Insurance industry alert: Showbiz shows a better way to pay
A high-tech system transforming entertainment-industry payments is poised for wide use by insurance companies. It could save time and expense while rewarding agents and policyholders with better service.
A business alert from EraNova Institute
These four people all have something in common. What?
• Tom Hanks
• Lady Gaga
• Tony Steigerwald
• Vicki Gunvalson
Tom Hanks and Lady Gaga are stars you know. But Steigerwald and Gunvalson?
Tony Steigerwald is a star in the insurance world, reportedly placing the biggest life policy of all time, worth $212 million.
Vicki Gunvalson is a star in two fields. A lead actor in the TV series The Real Housewives of Orange County, in her day job she runs COTO Insurance and Financial Services in Irvine, California.
What the four have in common is this: They’re all non-employees; and they get paid through a complex combination of up-front payments and residuals.
The complexity problem
For regular employees, payment systems are complex enough, what with all the benefit calculations, deductions, and tax reporting. With non-employees the complexity escalates thanks to income from multiple sources like commissions, residuals, and royalties.
This complexity has been a sore spot in the entertainment and insurance industries for decades.
In 2011, Mike Hurst and Jason Hiller decided to do something about it. Focusing initially on entertainment, they established Exactuals LLC, a financial technology startup based in Los Angeles. It now has 50-plus technical and service employees, led by Hurst as CEO.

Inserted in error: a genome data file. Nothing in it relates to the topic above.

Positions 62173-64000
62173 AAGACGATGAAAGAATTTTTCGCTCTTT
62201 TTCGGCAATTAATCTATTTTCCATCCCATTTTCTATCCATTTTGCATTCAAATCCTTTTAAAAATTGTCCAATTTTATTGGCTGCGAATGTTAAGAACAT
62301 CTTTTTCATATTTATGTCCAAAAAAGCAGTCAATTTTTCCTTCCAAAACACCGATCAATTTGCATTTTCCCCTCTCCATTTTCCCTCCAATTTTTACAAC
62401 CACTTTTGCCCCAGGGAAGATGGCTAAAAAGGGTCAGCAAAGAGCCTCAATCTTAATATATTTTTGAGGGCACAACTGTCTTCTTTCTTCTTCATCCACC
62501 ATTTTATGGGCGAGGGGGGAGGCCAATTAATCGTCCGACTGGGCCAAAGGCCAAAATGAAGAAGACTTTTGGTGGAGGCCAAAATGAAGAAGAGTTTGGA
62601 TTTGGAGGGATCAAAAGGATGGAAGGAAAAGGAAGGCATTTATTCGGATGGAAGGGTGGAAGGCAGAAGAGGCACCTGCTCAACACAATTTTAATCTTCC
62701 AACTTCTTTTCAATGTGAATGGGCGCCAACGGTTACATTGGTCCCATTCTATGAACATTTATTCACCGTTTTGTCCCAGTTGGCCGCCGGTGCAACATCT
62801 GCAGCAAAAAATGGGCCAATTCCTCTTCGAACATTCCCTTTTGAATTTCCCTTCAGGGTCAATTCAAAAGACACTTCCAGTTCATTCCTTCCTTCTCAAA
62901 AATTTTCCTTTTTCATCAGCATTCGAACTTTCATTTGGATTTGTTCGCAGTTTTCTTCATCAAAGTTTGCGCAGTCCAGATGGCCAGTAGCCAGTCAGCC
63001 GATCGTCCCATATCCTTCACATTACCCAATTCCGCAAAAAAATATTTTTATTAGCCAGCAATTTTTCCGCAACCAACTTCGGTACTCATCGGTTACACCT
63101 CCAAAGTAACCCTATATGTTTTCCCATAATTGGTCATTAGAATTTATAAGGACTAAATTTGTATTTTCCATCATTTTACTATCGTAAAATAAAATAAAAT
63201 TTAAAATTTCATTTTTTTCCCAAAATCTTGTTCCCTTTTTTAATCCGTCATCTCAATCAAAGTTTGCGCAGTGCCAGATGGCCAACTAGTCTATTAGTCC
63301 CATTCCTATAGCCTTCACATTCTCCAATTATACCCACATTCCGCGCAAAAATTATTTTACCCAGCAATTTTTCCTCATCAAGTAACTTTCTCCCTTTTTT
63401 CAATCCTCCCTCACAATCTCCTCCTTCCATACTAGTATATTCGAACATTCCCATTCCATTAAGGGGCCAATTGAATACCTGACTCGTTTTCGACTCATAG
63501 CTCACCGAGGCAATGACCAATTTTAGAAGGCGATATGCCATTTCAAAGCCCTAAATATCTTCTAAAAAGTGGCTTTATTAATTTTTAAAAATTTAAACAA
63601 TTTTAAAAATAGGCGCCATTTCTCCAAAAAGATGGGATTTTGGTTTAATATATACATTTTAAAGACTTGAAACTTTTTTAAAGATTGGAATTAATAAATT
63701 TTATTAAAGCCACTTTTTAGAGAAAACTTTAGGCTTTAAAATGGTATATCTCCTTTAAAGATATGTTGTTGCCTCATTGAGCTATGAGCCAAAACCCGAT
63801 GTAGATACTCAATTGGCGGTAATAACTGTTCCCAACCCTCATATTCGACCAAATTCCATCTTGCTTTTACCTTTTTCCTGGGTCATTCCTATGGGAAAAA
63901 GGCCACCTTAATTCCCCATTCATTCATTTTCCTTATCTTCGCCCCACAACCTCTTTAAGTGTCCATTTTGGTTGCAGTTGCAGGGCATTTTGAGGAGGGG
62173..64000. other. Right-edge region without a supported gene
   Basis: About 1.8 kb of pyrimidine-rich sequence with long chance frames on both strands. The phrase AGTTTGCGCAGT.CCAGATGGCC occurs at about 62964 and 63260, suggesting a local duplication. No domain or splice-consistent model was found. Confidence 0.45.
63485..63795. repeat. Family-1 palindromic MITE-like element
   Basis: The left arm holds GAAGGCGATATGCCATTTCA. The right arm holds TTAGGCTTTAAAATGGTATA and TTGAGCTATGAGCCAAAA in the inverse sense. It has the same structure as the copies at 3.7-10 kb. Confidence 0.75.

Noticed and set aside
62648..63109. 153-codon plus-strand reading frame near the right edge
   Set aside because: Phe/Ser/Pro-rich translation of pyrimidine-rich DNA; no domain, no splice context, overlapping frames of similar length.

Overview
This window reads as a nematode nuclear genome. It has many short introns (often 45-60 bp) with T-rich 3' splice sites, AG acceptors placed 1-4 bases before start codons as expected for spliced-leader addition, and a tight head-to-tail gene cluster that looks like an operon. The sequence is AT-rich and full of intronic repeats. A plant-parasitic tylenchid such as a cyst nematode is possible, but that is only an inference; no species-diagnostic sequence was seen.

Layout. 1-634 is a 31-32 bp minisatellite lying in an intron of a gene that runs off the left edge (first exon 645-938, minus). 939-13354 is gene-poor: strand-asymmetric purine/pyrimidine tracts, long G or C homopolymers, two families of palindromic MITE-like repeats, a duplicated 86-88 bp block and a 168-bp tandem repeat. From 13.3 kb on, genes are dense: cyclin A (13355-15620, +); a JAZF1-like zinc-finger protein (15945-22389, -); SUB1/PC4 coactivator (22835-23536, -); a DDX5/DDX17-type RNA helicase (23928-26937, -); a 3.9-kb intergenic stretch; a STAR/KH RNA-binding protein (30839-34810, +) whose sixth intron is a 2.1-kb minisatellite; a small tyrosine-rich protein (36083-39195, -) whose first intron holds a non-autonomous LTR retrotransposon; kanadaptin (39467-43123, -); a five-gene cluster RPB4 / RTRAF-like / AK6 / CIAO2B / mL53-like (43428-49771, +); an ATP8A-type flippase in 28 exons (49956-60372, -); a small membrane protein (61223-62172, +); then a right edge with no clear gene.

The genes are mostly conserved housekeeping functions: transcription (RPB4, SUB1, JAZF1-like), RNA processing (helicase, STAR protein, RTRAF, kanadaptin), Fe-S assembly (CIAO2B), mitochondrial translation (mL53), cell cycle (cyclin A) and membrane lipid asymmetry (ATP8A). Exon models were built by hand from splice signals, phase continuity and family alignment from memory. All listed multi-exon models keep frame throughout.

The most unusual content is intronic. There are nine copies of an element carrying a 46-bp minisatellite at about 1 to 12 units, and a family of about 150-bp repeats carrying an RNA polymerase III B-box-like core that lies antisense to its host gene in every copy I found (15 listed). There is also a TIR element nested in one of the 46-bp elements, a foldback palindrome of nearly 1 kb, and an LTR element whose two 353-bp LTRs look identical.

The objectives were clear. “For one thing,” says Hurst, “we wanted to get rid of the millions and millions of tiny payment checks. So we built a model to accomplish that and more, saving studios, unions and other entertainment entities a tremendous amount of time and money.”
Hurst and Hiller also wanted to attack the issue of fair compensation for entertainers. “For example,” Hurst continues, “musicians and composers were losing an estimated $2 billion per year in unpaid royalties due to irregularities such as confused coding of metadata (the identification information embedded in digital media).”
As another example, the profusion of small paper checks was a bother for entertainers to endorse, deposit, and account for at tax time. “Residual checks of 40 or 60 cents were all too common,” says Hurst. “It was crazy.”
A better way soon emerged
The basic solution they came up with was PaymentHub, an automated software-as-a-service (SaaS) platform. “It’s designed to help large enterprises pay thousands of non-employees who are compensated through a combination of means such as commissions, royalties, and residuals,” says Hiller, now CTO. “PaymentHub registers clients’ data, calculates payments based on their particular preferences, aggregates payment data, distributes deposit payments to their non-employees, and provides secure online access to tax and other documents.”
Exactuals soon acquired other technical assets. One was R.AI (Royalty Artificial Intelligence), a new tool that uses machine learning to track songwriting information and rights across different platforms. This ensures proper attribution for music distributors, and rightful payments to all parties.
Through alliances, Exactuals is expanding their technical competence, and they intend to offer all applicable “fintech” and “insurtech” tools that now or will exist. For example, they recently announced an alliance with DotBlockchain, a company that leverages the distributed ledger technology that powers cryptocurrencies.
Growth pains that insurance industry can profit from
In 2017, Exactuals raised $20.6 million for expansion. Two funding rounds were led by City National Bank and TTV Capital, with participation from Stanford-StartX Fund, Entertainment Partners, and others.
This money supported further development, trial runs, and full-scale implementation with film and TV studios, unions, music labels, publishers, and organizations such as entertainment payroll companies.
Exactuals is tight-lipped about its customers. One reason is that they white-label their service: Exactuals generally remains invisible; their functionality appears only under the white-label customer’s own brand.